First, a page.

Inflation in the Western Balkans will remain elevated in 2023, after peaking in 2022 and showing signs of easing at the start of 2023, the World Bank said in its regular economic report on the region released on April 25.
Consumer price inflation reached 17.4% in Bosnia & Herzegovina between July and November last year. It was 19.8% in North Macedonia, 17.5% in Montenegro, 14.2% in Kosovo and 8.3% in Albania, affected by energy and food prices.
The World Bank noted that at the regional level, food CPI inflation reached 24.6% in October 2022, 16.8pp higher than the previous year. Energy CPI has also been rising, reaching 19.7% in January.
“Trends in core inflation suggest that price pressures remain broad-based. Since mid-2022, core inflation increased in almost all Western Balkan countries,” the World Bank noted.
In North Macedonia, Montenegro and Albania core inflation was the highest, reaching 11% in December 2022, 10.3% in November and 8.6% in October, respectively.
To respond to surging inflation, the Western Balkan countries that have an independent monetary policy have been gradually tightening the monetary policy throughout 2022.
In Serbia, the policy rate has been rising since April in order to contain the larger-than-expected rise in inflation and dampen inflation expectations. The country’s authorities have also made efforts to stabilise the exchange rate in order to contain inflationary pressures emerging from high international energy and food prices.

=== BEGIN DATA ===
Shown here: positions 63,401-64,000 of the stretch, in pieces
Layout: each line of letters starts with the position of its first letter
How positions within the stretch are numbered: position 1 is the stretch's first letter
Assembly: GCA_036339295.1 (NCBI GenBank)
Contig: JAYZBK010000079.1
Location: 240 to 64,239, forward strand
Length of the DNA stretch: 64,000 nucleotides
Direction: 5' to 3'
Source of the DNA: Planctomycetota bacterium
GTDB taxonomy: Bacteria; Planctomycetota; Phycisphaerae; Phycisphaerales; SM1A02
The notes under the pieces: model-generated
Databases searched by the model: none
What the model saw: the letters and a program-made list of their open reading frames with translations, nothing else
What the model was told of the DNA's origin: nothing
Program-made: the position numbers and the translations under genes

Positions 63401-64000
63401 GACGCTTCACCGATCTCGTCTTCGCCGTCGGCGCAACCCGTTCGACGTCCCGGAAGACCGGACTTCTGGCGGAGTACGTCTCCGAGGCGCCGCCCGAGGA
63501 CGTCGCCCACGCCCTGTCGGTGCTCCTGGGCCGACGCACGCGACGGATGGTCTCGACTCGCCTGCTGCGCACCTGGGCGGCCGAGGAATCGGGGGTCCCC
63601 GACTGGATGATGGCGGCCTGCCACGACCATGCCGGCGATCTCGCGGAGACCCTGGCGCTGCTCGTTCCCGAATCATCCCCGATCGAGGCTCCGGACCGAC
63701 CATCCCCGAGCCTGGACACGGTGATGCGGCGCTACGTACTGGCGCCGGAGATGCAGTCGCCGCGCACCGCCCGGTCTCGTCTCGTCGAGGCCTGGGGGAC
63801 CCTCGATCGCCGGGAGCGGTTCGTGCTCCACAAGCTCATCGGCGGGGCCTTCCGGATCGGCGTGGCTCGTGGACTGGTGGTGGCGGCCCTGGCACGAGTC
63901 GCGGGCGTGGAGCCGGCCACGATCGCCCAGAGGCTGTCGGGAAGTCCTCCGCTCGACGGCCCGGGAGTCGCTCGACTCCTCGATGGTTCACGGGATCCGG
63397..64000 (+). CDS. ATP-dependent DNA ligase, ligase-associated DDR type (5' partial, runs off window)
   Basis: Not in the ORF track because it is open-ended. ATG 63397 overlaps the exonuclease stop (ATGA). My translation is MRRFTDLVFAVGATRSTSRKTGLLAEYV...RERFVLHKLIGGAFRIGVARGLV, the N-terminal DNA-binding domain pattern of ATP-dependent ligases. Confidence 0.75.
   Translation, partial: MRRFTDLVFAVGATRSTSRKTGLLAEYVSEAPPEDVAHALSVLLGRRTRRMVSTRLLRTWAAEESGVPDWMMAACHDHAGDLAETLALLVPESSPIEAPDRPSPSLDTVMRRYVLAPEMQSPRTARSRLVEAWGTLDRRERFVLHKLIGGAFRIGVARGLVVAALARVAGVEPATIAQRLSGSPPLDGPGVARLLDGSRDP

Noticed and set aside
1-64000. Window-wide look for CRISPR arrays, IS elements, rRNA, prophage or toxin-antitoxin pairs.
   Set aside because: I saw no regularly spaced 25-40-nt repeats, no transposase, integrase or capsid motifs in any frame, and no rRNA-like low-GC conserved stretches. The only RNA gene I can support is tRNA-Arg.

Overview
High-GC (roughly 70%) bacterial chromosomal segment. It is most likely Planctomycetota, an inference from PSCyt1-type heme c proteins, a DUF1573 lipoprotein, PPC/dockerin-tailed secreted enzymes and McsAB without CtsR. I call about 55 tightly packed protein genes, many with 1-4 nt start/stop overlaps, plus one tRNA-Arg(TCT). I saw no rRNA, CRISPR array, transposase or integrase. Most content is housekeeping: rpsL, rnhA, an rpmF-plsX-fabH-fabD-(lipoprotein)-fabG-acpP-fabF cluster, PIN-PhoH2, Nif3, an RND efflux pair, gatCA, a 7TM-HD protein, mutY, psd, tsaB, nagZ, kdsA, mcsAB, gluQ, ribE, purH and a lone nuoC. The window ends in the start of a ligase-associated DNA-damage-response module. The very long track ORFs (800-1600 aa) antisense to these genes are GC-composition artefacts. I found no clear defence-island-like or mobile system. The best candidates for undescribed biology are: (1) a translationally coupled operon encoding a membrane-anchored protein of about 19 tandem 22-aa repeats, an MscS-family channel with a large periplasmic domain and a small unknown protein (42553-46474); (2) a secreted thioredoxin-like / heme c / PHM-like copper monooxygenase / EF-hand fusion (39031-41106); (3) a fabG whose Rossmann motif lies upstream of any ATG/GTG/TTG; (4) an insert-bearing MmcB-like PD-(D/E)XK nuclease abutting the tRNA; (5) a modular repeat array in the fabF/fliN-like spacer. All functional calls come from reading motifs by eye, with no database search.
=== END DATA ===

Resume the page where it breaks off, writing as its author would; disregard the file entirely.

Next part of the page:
In Albania, the central bank raised its key policy rate again by 50bp to 2.75% in November, the fifth hike in 2022. At the same time, the Albanian authorities did not try to manage the exchange rate. However, amid expectations of monetary policy tightening, domestic yields on Albanian government securities started to increase.
In North Macedonia, the central bank has been tightening the monetary policy constantly amid rising inflation expectations. By the beginning of February 2023, the central bank has raised the key policy rate nine times, to 5.25%.
Meanwhile, in all three countries the authorities were able to preserve and expand their international reserves. In Albania, they covered around 6.9 months of imports at the end of 2022. In Serbia, reserves increased to a historic high of €19.4bn in December 2022, covering around 5.5 months of imports of goods and services. In North Macedonia, reserves covered around 3.7 months of imports.
The World Bank noted that monetary conditions in the six Western Balkan states are still accommodative, as real policy rates remain negative.
“Despite monetary tightening, real policy rates remained negative for all three countries in the Western Balkans that have own currencies. On one hand, the authorities have further room for maneuver in case global conditions and external energy prices prevent domestic inflation from returning to target and fuel inflation expectations. On the other hand, negative real rates may trigger further euroization of deposits and cause mismatches in bank balance sheets,” the World Bank noted.